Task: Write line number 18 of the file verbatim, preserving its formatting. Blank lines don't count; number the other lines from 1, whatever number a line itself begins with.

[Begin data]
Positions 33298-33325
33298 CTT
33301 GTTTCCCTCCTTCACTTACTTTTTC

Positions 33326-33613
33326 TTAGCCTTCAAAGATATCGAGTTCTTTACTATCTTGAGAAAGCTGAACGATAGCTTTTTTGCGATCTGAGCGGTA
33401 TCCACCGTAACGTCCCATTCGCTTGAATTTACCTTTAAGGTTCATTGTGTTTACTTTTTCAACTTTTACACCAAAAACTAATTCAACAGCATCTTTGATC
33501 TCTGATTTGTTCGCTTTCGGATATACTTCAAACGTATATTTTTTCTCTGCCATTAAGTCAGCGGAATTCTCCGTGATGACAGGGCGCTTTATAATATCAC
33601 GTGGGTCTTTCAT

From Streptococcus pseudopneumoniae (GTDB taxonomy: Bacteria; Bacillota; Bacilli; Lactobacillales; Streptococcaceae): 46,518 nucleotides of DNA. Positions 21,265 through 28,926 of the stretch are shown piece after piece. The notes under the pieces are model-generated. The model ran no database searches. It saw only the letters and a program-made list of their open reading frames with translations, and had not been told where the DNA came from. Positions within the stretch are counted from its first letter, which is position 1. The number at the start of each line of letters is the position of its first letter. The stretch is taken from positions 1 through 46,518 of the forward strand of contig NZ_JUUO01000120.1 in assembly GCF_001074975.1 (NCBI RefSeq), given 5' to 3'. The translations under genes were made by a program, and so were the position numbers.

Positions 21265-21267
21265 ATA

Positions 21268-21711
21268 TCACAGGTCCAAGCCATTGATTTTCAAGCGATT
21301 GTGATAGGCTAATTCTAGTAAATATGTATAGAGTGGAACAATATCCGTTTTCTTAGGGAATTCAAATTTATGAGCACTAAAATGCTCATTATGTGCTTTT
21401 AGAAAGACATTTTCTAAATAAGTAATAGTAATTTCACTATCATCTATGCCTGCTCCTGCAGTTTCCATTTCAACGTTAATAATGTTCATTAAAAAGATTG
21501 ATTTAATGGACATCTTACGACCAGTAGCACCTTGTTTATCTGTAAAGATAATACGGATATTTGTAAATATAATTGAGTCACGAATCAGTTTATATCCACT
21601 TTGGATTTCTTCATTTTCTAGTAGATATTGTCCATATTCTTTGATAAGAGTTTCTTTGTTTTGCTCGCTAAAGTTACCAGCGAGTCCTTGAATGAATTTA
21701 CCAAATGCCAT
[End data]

21701 CCAAATGCCAT